Margaret "Midge" Costanza
Margaret "Midge" Costanza was born in LeRoy, NY in 1932 and raised in nearby Rochester. Her parents were both Sicilian immigrants, and they owned a sausage shop in Rochester. After graduating from high school, she worked at a business owned by Rochester real estate investor John Petrossi, eventually becoming his executive assistant. She took an interest in politics from a young age and was involved in several statewide political campaigns, including Robert Kennedy's campaign for Senate. In 1966, she was appointed vice-chair of the Monroe County Democratic Committee; she resigned four years later to draw attention to the gender equalities she saw within the party. Costanza was elected to the Rochester City Council in 1973 and, despite receiving the most votes, named vice-mayor, a largely honorary role. One year later, she ran against Republican incumbent Barber Conable for his House of Representatives seat. She lost the election, but met and befriended former Georgia Governor Jimmy Carter during the campaign. Costanza then served as his Presidential campaign co-chair for New York.
At the Democratic National Convention in 1976, she was chosen to second Carter's presidential nomination. After he was elected, he appointed Costanza to Assistant to the President for Public Liaison. She was the first woman to hold the position of Assistant to the President. Her office was next to the Oval Office and she was tasked with being the "window to the nation" and bringing the everyday concerns of Americans to the President's ear. During her time in the White House, she met with hundreds of special interest groups, including labor unions, Native American tribes, and most notably (and controversially) the National Gay Task Force. Costanza also fiercely advocated for the Equal Rights Amendment (ERA) and reproductive rights for women. In April 1978, she was reassigned to a position focusing solely on women's issues and her office was moved to the basement of the White House. On August 2, 1978, after twenty months in office, she resigned.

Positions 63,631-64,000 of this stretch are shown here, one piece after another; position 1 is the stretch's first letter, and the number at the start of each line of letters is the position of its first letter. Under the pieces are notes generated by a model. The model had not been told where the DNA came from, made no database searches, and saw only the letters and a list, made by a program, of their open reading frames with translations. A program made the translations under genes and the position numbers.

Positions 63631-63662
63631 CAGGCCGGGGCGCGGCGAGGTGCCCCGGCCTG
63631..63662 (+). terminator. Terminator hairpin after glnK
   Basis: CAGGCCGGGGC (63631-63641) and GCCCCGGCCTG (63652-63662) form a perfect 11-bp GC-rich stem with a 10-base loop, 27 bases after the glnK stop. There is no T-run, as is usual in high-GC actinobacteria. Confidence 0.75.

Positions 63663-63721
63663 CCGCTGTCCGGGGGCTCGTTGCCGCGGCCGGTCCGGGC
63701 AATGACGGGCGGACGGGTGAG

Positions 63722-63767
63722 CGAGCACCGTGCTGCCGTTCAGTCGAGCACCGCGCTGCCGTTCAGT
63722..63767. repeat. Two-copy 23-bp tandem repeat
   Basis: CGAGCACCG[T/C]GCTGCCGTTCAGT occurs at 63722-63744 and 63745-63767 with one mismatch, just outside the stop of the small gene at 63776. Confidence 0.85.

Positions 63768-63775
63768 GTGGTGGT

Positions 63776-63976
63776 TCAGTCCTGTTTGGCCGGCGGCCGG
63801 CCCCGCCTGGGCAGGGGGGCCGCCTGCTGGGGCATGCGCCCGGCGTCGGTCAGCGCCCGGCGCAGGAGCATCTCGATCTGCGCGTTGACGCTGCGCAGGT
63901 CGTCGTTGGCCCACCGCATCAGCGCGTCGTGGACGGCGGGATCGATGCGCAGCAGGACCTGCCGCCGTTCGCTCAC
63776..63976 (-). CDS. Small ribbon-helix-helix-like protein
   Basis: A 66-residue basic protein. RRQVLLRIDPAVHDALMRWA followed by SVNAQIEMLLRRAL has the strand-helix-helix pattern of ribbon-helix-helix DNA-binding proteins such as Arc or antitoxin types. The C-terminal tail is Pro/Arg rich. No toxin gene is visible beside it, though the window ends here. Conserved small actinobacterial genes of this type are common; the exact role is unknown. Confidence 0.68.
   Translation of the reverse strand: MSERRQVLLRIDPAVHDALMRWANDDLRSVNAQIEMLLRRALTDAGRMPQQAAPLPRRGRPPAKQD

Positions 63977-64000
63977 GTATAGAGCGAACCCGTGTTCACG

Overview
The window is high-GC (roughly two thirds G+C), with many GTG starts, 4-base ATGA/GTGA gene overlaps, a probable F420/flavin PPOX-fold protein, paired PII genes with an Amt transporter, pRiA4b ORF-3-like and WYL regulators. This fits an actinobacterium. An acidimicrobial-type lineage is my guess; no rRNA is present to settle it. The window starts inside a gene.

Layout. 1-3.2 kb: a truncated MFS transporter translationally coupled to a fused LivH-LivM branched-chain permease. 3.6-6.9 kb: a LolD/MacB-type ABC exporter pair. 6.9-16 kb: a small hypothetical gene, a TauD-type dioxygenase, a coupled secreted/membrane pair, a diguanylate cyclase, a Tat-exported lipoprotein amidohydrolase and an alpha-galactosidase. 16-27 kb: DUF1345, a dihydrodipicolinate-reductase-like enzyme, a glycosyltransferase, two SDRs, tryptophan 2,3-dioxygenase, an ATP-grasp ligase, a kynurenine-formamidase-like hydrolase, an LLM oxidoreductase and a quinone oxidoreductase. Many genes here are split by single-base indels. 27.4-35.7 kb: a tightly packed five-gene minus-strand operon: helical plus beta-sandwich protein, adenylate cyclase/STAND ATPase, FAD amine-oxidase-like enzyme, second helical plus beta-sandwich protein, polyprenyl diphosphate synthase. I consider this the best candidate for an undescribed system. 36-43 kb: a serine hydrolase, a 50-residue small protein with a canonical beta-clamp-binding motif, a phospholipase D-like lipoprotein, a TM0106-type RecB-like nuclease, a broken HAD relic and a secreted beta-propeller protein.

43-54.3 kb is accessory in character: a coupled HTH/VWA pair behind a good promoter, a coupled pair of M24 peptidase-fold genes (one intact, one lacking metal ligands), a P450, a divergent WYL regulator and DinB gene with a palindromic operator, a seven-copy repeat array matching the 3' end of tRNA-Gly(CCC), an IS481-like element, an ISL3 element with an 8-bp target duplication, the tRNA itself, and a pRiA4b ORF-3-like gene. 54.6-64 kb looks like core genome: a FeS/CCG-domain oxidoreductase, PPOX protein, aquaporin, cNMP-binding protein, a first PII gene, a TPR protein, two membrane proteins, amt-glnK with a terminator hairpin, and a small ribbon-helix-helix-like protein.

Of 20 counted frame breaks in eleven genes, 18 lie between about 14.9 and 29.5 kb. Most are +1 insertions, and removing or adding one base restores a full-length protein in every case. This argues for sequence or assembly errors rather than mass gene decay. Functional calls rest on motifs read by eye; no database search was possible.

Costanza then moved to Los Angeles, campaigning for Teddy Kennedy in the 1980 presidential election and eventually forming a political consulting firm. She also became involved in the entertainment industry, serving as the vice president of Alan Landsburg Productions, where she worked on political films and documentaries. In 1987, she helped manage actor and activist Shirley MacLaine's Higher Self seminars.
In 1990, Costanza relocated to San Diego and worked on the campaigns of California State Treasurer Kathleen Brown, Senator Barbara Boxer, and Congresswoman Lynn Schenk. The Midge Costanza Institute for the Study of Politics and Public Policy was formed in 2003, in affiliation with the Women's Studies Department at San Diego State University. The Institute was created to educate young people on the importance of involvement in government and public service. Midge Costanza died of cancer in March 2010. She was inducted posthumously into the San Diego Women's Hall of Fame in 2011.